There may very well be an early 20th-century fork designed expressly for every type of food you can imagine: Olive forks, fish forks, salad forks, oyster forks, pickle forks, and pastry forks once graced the tables of even middle-class homes. The specific shape and number of tines were supposed to be helpful for performing specialized tasks, but they instead led to etiquette confusion. Today, four-pronged dinner forks are considered standard, while their oddly pronged cousins are destined for the antiques store.
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- 8 Things You Never See on the Dining Table Anymore
8 Things You Never See on the Dining Table Anymore
Although they may seem like a purely decorative statement, napkin rings actually helped keep track of whose napkin was whose back in the days when laundry was a more time-consuming, less frequently performed chore. Traditional napkin rings were engraved with a monogram for each family member to ensure that everyone continued using the same napkin until wash day—a real boon for middle-class families who could not afford fresh linens each day.
Having the proper stemware for each beverage was once considered essential, which meant that glasses were designed specifically for water, white wine, red wine, and champagne, just to name a few. However, the enjoyment of wine has become much more relaxed over the years, and the average drinker isn't too picky. Although some vino enthusiasts keep a cupboard full of properly sized glasses, most people are content with using one-size-fits-all wineglasses, stemless tumblers, and even unconventional vessels like Mason jars.
For decades, brides-to-be have picked out a set of fine china for their wedding registries. But as delivery increasingly wins out over the dinner party, many couples find they have neither the need for such formal place settings nor the desire to pass down dishes as a cherished family heirloom. Today, a lot of couples would prefer to start out with more affordable plates, bowls, and cups—and spend their gift dollars elsewhere.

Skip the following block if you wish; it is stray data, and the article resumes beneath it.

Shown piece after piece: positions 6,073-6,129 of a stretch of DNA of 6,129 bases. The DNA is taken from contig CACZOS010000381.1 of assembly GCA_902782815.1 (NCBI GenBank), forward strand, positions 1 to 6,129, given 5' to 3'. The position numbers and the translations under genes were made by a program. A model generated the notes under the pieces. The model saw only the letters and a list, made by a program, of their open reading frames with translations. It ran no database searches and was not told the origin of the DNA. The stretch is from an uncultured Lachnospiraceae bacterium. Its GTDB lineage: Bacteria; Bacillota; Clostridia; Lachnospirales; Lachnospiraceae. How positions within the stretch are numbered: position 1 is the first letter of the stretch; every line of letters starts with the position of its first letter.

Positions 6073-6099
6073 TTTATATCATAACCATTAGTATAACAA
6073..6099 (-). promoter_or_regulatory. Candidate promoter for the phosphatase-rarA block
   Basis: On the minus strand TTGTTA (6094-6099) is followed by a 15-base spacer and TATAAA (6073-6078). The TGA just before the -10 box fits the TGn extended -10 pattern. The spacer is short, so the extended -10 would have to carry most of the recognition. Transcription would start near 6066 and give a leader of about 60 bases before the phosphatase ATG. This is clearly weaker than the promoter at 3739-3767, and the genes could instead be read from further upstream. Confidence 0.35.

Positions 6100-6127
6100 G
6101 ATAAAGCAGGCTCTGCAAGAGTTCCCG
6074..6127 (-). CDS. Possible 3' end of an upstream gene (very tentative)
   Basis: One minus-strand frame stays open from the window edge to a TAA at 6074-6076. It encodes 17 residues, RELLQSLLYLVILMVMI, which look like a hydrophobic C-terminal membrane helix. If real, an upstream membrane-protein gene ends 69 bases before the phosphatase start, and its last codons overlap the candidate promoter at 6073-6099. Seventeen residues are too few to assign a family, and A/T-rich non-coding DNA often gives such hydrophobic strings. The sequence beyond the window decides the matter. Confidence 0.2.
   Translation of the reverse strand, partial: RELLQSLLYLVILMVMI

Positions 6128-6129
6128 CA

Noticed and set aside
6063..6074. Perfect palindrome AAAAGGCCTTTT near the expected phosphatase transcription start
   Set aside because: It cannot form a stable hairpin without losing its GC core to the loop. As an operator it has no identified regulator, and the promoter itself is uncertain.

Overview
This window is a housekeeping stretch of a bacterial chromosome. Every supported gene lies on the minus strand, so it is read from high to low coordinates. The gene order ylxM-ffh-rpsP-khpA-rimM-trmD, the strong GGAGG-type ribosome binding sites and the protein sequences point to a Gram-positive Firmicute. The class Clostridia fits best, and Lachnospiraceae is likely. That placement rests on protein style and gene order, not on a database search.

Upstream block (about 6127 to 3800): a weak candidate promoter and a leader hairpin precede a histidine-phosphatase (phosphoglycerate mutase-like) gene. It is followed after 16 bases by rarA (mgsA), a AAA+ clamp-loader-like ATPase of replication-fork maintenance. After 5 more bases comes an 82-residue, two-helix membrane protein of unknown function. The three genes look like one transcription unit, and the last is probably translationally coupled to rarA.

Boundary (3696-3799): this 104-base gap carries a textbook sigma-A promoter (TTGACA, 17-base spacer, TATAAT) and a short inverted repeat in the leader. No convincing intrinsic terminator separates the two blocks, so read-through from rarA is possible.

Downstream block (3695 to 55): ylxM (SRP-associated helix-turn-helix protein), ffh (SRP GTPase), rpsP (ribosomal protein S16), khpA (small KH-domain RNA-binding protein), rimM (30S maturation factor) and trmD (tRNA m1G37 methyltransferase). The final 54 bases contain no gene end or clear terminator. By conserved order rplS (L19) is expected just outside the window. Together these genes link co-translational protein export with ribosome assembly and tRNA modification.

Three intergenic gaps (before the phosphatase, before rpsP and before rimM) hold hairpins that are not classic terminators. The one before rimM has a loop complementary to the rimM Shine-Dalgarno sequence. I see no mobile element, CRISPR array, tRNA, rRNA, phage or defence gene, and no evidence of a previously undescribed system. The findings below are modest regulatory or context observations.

These cups exude a certain charm and serve the practical function of preventing soft-boiled eggs from wobbling around on your plate. But as the popularity of the perfect three-minute egg has waned, these cups have become nothing more than cupboard kitsch.
While tablecloths were invented to protect the table from messes and spills, table runners were invented to protect the tablecloth itself. The availability of in-home washing machines and the decline in popularity of table linens in general has made runners a redundancy.
Butter is notoriously slippery, sure. But even for those who struggle to slice off a bit from the block, the corkscrew design of the butter pick seems to be a bit of an overkill by modern standards. Designed to skewer only one serving of butter at a time, these picks have been replaced by standard knives that do the job just fine.
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While there are many hybrid utensil designs (spork, anyone!), a spoon-knife combo is a rarity. The pointed edge of the jelly spoon—also called an aspic spoon—was used to cut through jelly and the chunks of fruit suspended within the spread. Today, jelly spoons are more of a novelty than a silverware standard.
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